Woman’s adventure into dairy goats became much more than expected
PRYOR, OKLA. – A money-making soap enterprise with roots in Oklahoma is cleaning up economically in Africa for a group of widows allowing them the seldom realized goal of financially freedom.
While manning her booth at the Tulsa State Fair, Myra Grayson, of Pryor Okla.,, was approached by a couple from Centerwill, a Broken Arrow ministry dedicated to caring for the orphans and widows, specifically in Africa.
They weren’t interested in buying Myra’s soap, instead they were interested if Myra wanted to go to Kenya to teach widows how to make soap. The soap making business would profit the widows allowing them to care for their families in the poverty-stricken areas of Kenya.
Myra Grayson has gone on several trips in Kenya teaching a group of widows how to make goat milk soap. She soon realized her hobby and side business of making goat milk soaps, lotions and doggie shampoo at Grays Lland Acres had a much greater purpose – an eternal purpose.
“I often wondered why I had such a passion for making goat milk soap and God gave me the answer by allowing me to go on a soap-making mission trip,” Myra said.
“We are so fortunate to live where we do and of all the things we have,” Myra said, referring to America’s standard of living.
After returning to Oklahoma, Myra sat on her closet floor and cried.
“I have so much, and I saw people having so little, and were happy about everything,” Myra said. “We can all take a lesson for that.”
Steve and Myra Grayson have been raising goats for 14 years and have been married since 2005. They were high school sweethearts who reconnected after 35 years apart.
“We got 20 acres from my sister and brother-in-law, built a house and started getting animals,” Myra said.
Steve named their homestead Grays Lland Acres.
“I added the double ll because of the llamas,” Myra said. “We got the llamas because I thought they would make neat lawn ornaments. I wanted people to drive by and ask, ‘was that a llama?’”
Grays Lland Acres in Pryor is part of the a Made in Oklahoma Company, the Oklahoma Agritourism and Made In The Classroom programs. As part of the state’s Agritourism program, the Grayson’s offer tours where individuals can feed the animals, milk a goat, eat some goat milk ice cream, or learn to felt a bar of soap with llama hair.
Myra lets the mothers raise their kids and typically will milk once a day.
“I don’t separate kids from nannies,” Myra said. “Once the kids are weaned, I will milk twice a day, then once a day and by the time of the Tulsa State Fair I have them dried up and make sure they are in good shape for breeding season.”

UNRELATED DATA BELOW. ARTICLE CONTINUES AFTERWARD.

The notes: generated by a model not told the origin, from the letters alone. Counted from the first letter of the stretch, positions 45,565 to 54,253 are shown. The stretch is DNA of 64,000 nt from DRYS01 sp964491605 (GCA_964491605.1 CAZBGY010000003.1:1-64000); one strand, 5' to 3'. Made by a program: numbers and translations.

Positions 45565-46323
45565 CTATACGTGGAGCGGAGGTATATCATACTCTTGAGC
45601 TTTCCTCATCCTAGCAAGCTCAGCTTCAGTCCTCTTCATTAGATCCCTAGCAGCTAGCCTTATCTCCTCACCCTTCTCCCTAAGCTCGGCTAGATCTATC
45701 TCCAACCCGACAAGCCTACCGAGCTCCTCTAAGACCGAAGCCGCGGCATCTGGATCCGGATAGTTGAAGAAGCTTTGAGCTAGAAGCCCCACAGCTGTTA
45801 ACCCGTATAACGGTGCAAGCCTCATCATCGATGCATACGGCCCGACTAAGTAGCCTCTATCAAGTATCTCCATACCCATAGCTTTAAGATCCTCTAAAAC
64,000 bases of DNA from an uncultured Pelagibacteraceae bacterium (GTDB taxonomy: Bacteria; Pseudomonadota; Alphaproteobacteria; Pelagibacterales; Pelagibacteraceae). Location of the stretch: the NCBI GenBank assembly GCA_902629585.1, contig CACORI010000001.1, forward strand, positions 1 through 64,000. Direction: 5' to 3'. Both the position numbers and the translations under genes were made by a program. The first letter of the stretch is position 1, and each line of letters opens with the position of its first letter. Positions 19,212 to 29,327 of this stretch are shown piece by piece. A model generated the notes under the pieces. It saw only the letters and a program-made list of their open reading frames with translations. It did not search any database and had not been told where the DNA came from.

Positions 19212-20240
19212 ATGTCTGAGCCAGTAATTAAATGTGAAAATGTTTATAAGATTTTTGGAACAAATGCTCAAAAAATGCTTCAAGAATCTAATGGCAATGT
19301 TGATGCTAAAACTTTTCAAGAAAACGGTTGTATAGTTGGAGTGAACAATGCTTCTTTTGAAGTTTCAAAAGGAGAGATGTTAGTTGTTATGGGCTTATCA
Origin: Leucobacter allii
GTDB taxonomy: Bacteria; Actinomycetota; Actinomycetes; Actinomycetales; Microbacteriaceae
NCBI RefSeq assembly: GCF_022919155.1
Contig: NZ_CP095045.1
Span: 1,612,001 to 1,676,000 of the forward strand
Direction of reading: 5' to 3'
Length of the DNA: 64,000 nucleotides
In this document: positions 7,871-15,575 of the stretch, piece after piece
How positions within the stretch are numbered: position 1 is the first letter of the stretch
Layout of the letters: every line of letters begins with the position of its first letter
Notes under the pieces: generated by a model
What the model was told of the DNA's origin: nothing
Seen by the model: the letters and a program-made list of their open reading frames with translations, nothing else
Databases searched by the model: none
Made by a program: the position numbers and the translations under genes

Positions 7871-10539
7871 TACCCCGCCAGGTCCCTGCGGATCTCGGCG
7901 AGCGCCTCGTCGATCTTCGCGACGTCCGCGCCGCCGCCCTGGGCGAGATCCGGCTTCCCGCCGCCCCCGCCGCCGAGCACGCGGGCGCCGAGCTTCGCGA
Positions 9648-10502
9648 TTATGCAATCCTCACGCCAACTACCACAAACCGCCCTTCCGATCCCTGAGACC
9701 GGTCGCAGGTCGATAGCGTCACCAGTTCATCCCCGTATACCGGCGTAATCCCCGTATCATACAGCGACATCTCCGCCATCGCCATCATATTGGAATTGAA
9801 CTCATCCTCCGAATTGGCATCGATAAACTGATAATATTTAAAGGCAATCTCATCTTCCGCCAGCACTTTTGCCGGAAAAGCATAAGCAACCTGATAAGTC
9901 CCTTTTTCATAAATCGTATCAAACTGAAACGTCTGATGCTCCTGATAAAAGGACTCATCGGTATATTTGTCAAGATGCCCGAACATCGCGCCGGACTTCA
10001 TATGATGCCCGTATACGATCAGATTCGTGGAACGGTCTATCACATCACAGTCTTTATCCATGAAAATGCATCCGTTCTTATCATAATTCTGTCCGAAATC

The Grayson’s sell milk from the farm and of course they use the milk, she said. Most of Gray Lland Acres milk products is for customers that raise dogs, Myra said.
“It’s really healthy for the pups,” Myra said.
However, there are some human consumers who buy the milk due to being lactose intolerant, she said.
Other items are cheese, yogurt, and ice cream, she said.
Grays Lland Acres is home to 11 goats, 11 Great Pyrenees dogs, eight ducks, seven chickens, four llamas, two roosters, a dog and cat and three Sugar Gliders.
Sugar Gliders are a type of small marsupials. Originally from the rainforests of Australia and Indonesia and have been domestically bred as household pets in the United States for the last 15 years.
“We started out with meat goats and just got them to help clear out brush and trim up some trees,” Myra said.
After a couple of unsuccessful tries with goats, the Gray’s had a friend with a Nubian nanny.
“I fell in love with it,” Myra said.
“He hadn’t planned to sell her, but I ended up with her,” Myra said.
The Nubian nanny was in milk, so Myra built a milk stand and milked her out by hand every day.
“I love their long ears and they are very vocal,” Myra said. “Then I just started adding goats and now I have had at least one of each of the milk breeds.”
The Grayson’s use natural breeding – in the late fall to have spring babies, she said.
“We prefer mid-March and April because usually the ice and snow is gone,” Myra said.
The goats are fed hay in the winter, along with grain – summer months are plentiful with grass and the milk goats are fed grain while being milked, she said.
The goats’ hooves are trimmed every six to eight weeks and are given yearly vaccinations and wormed as needed. While the llamas are getting a yearly haircut, the Grayson’s get their hooves trimmed and any vaccination that are needed.